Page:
Skip to content

Court unseals records in iPhone investigation

Post categories

  1. Court Access
A media coalition has successfully convinced a court to unseal a search warrant affidavit used to search a journalist's home…

A media coalition has successfully convinced a court to unseal a search warrant affidavit used to search a journalist’s home for evidence about a missing iPhone prototype.

Gizmodo editor and technology blogger Jason Chen had allegedly purchased the next-generation iPhone from Brian Hogan, who had found it at a restaurant where it had been left by an Apple employee. Police obtained a search warrant affidavit for Chen’s home, but the court sealed the affidavit, preventing the media and public from reviewing the officer’s reasoning that led to the search.

The media coalition, comprised of, Bloomberg News, CNET, the Los Angeles Times, The Associated Press, and the California Newspaper Publishers Association, filed a brief asking for the records to be unsealed because the public has a right to access the records and because the order sealing the records did not comply with judicial requirements.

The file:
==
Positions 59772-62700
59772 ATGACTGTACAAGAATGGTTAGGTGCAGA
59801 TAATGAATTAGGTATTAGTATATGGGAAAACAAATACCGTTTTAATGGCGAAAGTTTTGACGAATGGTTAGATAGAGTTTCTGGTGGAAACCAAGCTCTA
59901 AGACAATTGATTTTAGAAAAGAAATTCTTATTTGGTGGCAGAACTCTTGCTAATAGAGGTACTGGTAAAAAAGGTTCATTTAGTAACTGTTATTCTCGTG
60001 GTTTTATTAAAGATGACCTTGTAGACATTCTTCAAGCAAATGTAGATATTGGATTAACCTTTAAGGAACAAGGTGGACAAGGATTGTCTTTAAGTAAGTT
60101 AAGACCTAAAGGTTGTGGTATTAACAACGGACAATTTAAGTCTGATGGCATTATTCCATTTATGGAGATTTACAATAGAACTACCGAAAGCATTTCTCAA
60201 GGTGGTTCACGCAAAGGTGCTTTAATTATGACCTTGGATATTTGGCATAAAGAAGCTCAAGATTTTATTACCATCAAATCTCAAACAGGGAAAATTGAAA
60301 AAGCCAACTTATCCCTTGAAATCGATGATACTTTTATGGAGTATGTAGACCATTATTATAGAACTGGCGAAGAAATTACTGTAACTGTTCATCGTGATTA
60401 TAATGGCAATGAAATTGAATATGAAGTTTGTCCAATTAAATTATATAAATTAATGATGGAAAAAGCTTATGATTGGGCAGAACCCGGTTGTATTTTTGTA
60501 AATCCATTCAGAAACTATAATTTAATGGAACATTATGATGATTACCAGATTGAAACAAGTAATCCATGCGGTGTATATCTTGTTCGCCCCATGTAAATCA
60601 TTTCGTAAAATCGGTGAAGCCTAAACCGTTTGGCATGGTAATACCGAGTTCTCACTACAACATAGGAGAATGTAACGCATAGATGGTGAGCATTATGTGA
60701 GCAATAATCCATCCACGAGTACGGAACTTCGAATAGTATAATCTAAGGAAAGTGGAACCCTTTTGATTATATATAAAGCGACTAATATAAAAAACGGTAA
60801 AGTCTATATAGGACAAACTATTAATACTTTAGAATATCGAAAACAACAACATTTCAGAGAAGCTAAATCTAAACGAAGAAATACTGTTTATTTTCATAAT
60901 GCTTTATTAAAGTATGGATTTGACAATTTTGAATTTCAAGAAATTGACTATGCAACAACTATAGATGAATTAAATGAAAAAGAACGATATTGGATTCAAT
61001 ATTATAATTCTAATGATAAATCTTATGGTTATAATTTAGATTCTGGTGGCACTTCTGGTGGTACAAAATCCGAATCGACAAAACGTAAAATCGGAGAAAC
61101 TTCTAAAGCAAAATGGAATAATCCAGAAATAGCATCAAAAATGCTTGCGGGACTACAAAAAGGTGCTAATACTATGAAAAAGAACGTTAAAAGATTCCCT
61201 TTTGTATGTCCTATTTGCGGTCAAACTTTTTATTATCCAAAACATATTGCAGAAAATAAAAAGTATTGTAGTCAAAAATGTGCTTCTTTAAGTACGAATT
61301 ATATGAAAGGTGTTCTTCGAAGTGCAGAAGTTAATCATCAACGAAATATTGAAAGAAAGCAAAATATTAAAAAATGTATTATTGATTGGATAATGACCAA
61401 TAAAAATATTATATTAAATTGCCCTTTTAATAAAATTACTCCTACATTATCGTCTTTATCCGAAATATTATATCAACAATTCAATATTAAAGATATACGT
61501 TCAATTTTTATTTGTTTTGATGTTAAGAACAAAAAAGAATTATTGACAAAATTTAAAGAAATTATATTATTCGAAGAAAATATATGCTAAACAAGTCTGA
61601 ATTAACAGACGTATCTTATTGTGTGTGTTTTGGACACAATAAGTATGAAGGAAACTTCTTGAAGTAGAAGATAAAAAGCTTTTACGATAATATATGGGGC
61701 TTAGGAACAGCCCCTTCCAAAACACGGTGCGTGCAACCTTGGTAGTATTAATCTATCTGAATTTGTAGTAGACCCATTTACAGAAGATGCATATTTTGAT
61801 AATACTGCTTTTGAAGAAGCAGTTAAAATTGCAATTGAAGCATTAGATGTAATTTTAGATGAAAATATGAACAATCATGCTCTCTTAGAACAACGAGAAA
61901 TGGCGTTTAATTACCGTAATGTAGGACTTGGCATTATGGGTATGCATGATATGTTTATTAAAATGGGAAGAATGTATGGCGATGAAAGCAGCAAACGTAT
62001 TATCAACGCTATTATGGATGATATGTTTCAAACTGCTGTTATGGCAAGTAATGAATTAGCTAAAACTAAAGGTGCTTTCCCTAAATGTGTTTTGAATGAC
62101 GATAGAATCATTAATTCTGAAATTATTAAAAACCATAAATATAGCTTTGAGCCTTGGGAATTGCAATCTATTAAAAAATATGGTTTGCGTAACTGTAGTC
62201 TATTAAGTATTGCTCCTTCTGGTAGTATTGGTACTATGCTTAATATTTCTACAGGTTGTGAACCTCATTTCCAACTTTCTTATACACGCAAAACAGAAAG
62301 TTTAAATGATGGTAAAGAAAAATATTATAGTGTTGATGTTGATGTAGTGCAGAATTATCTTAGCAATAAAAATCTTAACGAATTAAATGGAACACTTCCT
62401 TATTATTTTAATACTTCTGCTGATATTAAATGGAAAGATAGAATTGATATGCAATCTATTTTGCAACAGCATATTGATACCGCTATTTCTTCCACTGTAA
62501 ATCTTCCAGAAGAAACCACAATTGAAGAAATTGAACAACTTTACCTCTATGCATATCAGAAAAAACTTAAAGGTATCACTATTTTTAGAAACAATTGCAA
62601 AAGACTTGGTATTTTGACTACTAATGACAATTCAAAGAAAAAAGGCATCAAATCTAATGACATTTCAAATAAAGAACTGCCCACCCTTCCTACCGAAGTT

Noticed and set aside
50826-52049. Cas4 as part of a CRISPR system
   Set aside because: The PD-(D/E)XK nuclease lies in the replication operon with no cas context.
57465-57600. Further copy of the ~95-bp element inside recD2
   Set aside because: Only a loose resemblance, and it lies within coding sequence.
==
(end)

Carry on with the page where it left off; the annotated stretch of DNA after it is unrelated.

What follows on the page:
Gawker Media, the owner of the Gizmodo website, had also asked the county authorities to immediately return the computers and servers taken from Chen’s home, arguing that these materials were protected under the reporter’s privilege in the state shield law.

On May 14, San Mateo Superior Court Judge Clifford Cretan ordered the sealed records — the affidavit, the search inventory, and the sealing request and order – to be made available to the public.

The 13-page affidavit describes the chain of events leading up to the search of Chen’s home in detail, including specific information on how Hogan obtained the phone, Hogan’s efforts to sell the phone to Chen, an e-mail exchange between Gizmodo editor Brian Lam and Apple CEO Steve Jobs regarding the return of the phone, and statements on the potential harm to Apple that could result from the loss of the phone.

Notably, Chen’s status as a journalist is never discussed in the affidavit. Instead, he is referred to as a suspect in the matter. Under federal and state law, government authorities are required to use subpoenas, not search warrants, when obtaining evidence from reporters.